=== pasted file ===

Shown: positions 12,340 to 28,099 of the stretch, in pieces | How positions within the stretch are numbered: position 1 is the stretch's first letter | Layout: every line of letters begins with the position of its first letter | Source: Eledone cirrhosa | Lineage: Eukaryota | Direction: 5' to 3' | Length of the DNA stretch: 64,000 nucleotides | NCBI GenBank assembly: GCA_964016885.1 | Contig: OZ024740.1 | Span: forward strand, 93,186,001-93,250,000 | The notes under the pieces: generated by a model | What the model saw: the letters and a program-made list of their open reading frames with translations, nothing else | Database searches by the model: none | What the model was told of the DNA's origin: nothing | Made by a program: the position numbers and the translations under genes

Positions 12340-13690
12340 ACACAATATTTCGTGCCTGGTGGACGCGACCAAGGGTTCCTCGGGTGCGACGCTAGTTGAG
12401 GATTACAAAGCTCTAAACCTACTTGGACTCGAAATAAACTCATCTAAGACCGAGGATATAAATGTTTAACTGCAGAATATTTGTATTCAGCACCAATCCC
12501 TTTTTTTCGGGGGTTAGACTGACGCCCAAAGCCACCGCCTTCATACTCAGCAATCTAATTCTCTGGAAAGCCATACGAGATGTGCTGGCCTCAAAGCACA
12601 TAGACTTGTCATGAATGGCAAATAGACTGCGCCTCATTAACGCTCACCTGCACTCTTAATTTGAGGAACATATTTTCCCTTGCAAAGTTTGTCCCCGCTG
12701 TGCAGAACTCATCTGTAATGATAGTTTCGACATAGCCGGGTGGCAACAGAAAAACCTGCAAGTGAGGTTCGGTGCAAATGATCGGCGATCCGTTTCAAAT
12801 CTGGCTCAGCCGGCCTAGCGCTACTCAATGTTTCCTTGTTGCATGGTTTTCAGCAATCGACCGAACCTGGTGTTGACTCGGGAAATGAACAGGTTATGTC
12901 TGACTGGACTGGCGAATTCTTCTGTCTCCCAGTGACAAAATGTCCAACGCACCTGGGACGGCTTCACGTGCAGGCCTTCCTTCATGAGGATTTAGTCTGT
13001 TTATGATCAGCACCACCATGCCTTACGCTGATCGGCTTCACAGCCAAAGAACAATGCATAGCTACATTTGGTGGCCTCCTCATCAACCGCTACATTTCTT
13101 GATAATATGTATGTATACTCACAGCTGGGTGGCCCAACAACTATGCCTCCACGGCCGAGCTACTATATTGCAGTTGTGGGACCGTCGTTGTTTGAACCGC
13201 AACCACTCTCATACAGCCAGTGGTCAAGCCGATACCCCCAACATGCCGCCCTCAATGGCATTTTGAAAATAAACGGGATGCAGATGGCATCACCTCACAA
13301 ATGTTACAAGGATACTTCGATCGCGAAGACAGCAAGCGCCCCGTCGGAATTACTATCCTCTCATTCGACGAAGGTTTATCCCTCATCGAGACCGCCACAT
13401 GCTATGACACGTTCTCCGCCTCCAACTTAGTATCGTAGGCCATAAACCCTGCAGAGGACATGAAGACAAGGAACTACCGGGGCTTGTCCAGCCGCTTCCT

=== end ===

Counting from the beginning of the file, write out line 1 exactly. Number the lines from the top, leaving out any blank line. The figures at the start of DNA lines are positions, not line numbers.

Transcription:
Shown: positions 12,340 to 28,099 of the stretch, in pieces | How positions within the stretch are numbered: position 1 is the stretch's first letter | Layout: every line of letters begins with the position of its first letter | Source: Eledone cirrhosa | Lineage: Eukaryota | Direction: 5' to 3' | Length of the DNA stretch: 64,000 nucleotides | NCBI GenBank assembly: GCA_964016885.1 | Contig: OZ024740.1 | Span: forward strand, 93,186,001-93,250,000 | The notes under the pieces: generated by a model | What the model saw: the letters and a program-made list of their open reading frames with translations, nothing else | Database searches by the model: none | What the model was told of the DNA's origin: nothing | Made by a program: the position numbers and the translations under genes